How Forgivable Is Bad Service During A Pandemic?

Last week, the tenured restaurant critic of The Washington Post, Tom Sietsema, popped off in a cringeworthy column about how service has been especially lackluster in restaurants lately. “Two years into the pandemic, some diners’ patience has grown thin as angel-hair,” Sietsema writes. “The elephant in the room? Service, or the lack thereof.” Without explicitly saying it, the title of the article should have been: “Can we start complaining in restaurants again?”

From my vantage point, the elephant in the room is an out-of-touch food critic. I don’t doubt there’s merit to what Sietsema’s reporting. Service standards are likely slipping, which is understandable given that the industry has been stuck in a deep, muddy ditch for two years since the onslaught of Coronavirus. Has the pandemic dust settled enough that it’s safe to start airing our grievances? Sietsema apparently thinks so. He conveys a detailed anecdote of having dined out on Christmas in Santa Fe where he felt the service was so indefensibly bad that he had to leave a note for the manager.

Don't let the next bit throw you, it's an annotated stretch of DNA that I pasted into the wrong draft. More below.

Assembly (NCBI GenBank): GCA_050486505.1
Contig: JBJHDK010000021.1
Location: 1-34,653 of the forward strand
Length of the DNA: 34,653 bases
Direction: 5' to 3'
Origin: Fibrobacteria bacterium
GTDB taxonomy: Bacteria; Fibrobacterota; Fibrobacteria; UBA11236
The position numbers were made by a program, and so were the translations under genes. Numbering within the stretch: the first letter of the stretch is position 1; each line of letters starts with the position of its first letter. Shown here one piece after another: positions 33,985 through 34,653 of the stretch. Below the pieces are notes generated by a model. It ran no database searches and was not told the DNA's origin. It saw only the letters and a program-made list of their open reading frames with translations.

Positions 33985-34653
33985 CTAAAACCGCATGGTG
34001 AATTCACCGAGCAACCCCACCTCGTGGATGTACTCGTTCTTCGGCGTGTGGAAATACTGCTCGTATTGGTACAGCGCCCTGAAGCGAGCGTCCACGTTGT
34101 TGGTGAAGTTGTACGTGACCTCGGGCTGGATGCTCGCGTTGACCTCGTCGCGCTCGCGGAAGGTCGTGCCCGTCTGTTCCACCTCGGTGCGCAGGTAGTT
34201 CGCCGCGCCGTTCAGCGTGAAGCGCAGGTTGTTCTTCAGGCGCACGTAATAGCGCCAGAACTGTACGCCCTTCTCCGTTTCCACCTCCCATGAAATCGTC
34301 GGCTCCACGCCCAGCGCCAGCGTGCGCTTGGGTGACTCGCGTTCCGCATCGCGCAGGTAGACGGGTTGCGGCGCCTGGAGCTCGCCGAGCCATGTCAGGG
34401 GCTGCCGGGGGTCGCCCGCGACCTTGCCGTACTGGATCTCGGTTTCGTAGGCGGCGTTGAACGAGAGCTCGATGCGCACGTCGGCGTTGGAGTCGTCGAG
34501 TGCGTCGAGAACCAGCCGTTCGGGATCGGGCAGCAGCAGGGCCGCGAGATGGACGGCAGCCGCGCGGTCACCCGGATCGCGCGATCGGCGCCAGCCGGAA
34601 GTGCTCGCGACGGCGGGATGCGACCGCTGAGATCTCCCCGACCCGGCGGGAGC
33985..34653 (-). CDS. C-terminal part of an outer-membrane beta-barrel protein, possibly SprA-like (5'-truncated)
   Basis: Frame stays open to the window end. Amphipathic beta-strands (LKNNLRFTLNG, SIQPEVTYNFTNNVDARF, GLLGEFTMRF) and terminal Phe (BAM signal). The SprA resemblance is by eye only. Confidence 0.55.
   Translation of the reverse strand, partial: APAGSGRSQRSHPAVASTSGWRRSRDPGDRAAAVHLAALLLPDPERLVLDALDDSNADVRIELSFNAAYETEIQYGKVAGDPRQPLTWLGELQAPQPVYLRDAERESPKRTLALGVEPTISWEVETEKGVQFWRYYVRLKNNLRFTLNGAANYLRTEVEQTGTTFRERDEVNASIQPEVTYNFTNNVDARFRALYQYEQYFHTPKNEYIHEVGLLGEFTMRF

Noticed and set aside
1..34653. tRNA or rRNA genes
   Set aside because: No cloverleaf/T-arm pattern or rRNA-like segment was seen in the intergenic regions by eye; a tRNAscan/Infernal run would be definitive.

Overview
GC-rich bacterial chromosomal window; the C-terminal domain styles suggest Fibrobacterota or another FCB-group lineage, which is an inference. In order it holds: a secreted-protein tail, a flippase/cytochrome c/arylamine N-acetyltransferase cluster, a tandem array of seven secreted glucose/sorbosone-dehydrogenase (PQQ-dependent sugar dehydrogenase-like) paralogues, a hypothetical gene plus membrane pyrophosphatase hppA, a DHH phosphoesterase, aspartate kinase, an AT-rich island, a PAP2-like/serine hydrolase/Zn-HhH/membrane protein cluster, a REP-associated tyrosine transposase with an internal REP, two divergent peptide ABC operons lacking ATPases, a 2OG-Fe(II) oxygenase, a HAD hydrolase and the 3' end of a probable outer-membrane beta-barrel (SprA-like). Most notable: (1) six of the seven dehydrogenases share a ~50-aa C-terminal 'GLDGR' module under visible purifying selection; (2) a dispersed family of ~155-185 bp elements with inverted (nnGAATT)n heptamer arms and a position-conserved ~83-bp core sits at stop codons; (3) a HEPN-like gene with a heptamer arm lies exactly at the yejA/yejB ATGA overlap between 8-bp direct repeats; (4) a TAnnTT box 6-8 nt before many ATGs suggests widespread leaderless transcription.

Sietsema neglects to mention that Omicron was peaking in December, Covid-19 cases in the U.S. at the time were hovering near record territory, on average over 400,000 daily cases. But he was determined not to let the spirit of Christmas destroy his primordial need to criticize restaurants. “Am I Grinch? Or a diner looking out for others?” he queried his Twitter followers. “You’re not a Grinch, you’re a douchebag,” another account flippantly replied.